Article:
Words: Philip Doddridge (1702–1751). Published posthumously in Hymns Founded on Various Texts in the Holy Scriptures, by Job Orton (Shropshire, England: Joshua Eddowes & John Cotton, 1755), number 358:
The conquest of death and grief by views of the heavenly state.
Lift up, ye saints, your weeping eyes,
Suspend your sorrows and your sighs;
Turn all your groans to joyful songs,
Which Jesus dictates to your tongues.
Thus saith the Savior from His throne,
“Behold all former things are gone,
Passed like an anxious dream away,
Chased by the golden beams of day.
“See in celestial pomp arrayed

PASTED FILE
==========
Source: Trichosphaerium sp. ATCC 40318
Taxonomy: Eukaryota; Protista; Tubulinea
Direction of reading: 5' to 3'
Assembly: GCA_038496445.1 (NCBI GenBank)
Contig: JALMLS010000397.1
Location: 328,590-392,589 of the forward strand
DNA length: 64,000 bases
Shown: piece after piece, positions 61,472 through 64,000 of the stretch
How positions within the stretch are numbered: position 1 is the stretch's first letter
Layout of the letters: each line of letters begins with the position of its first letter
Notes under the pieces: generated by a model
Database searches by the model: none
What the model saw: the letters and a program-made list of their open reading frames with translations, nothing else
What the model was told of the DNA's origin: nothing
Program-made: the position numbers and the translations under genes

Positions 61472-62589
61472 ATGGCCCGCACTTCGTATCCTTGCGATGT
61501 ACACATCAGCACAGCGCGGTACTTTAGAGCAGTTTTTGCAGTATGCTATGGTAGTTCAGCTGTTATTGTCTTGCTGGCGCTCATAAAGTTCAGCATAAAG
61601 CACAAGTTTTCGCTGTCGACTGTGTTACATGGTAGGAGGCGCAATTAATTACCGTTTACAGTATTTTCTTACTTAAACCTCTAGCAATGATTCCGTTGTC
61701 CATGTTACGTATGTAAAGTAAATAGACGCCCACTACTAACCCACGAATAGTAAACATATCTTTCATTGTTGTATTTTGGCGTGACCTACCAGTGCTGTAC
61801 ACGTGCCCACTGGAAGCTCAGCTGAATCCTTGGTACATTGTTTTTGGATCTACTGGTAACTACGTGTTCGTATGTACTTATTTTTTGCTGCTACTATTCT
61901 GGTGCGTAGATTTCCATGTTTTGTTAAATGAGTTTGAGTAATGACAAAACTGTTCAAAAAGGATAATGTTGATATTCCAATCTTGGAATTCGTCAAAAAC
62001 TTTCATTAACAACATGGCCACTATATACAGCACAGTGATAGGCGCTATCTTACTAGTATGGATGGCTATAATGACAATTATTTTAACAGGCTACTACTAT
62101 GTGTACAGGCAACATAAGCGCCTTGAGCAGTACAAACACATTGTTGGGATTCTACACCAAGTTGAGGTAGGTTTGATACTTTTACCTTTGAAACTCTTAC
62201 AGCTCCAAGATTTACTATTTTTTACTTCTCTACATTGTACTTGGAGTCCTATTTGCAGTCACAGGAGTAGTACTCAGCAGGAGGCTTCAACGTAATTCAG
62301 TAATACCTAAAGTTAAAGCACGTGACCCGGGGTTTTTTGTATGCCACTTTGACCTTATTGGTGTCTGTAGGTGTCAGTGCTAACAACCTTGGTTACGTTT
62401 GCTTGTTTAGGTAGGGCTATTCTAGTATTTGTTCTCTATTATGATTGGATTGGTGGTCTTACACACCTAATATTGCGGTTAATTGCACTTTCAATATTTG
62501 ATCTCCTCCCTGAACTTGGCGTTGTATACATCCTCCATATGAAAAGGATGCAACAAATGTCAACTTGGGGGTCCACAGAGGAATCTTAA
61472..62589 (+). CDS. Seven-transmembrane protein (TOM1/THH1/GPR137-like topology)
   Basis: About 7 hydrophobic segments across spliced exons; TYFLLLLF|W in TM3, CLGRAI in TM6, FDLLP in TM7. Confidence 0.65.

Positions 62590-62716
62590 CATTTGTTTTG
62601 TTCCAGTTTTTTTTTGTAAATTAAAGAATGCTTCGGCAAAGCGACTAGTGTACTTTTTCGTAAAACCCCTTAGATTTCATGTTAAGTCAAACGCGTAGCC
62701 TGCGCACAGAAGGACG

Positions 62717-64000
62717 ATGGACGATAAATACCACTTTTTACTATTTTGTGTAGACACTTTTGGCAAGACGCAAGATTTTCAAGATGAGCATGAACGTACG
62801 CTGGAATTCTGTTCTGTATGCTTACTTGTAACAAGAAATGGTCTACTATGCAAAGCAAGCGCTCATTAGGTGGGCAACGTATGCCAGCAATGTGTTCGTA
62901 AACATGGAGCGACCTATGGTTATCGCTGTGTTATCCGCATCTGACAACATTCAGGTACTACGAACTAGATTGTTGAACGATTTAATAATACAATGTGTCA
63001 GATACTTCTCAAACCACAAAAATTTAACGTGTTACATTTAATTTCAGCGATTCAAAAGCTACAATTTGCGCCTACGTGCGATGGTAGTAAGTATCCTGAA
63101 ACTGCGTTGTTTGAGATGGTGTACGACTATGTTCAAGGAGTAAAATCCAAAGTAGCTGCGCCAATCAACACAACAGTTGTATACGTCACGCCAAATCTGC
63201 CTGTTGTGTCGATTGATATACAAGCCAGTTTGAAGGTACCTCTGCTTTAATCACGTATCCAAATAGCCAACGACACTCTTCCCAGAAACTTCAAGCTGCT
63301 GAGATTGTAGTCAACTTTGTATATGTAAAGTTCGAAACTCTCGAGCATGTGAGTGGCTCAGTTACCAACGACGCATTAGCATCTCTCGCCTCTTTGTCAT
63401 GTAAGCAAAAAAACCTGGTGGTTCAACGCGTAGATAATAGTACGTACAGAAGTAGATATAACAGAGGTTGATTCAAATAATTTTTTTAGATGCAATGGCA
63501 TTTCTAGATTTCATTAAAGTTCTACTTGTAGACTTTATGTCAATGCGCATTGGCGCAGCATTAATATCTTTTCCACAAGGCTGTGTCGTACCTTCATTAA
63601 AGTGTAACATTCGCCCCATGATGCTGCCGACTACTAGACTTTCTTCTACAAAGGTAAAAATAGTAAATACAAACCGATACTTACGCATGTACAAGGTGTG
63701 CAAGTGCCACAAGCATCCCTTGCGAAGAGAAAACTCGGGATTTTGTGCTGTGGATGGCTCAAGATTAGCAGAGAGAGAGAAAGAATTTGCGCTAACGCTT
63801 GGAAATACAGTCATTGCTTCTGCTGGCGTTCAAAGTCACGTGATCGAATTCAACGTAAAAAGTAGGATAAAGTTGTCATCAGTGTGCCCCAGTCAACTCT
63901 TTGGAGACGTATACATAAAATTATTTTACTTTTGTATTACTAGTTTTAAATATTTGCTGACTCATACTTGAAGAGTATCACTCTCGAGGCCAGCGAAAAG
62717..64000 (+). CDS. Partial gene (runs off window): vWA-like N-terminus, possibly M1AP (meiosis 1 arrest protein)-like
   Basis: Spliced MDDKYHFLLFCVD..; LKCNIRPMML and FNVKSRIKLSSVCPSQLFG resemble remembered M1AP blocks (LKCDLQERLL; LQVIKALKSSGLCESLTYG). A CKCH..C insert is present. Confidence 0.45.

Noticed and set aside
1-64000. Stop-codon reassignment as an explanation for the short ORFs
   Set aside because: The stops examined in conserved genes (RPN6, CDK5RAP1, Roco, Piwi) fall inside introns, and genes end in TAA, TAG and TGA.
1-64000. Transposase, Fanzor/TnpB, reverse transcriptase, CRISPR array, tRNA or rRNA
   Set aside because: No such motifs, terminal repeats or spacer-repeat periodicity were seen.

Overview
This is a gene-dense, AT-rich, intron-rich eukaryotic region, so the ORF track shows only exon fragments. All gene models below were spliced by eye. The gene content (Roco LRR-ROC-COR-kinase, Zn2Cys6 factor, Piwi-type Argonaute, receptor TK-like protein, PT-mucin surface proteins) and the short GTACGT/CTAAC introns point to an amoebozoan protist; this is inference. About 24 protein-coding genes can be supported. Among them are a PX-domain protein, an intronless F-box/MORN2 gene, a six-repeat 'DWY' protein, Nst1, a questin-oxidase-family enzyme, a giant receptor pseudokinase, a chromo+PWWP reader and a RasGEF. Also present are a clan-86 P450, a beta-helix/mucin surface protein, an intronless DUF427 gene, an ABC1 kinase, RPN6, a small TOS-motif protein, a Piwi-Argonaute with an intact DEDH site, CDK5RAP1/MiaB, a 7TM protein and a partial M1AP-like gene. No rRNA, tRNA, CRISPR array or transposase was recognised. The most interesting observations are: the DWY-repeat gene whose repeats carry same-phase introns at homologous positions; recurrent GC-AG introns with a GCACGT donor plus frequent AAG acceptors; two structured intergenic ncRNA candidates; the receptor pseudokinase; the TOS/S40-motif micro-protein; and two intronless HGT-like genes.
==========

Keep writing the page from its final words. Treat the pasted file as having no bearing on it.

A new-created world displayed;
Mark with what light its prospects shine!
How grand, how various, how divine!
“There Mine own gentle hand shall dry
Each tear from each o’erflowing eye,
And open wide My friendly breast
To lull the weary soul to rest.
No more shall grief assail your heart,
No boding fear, no piercing smart;
For ever there My people dwell
Beyond the range of death and hell.
Vain King of Terrors, boast no more
Thine ancient wide-extended pow’r;
Each saint in life with Christ his head
Shall reign, when thou thyself art dead.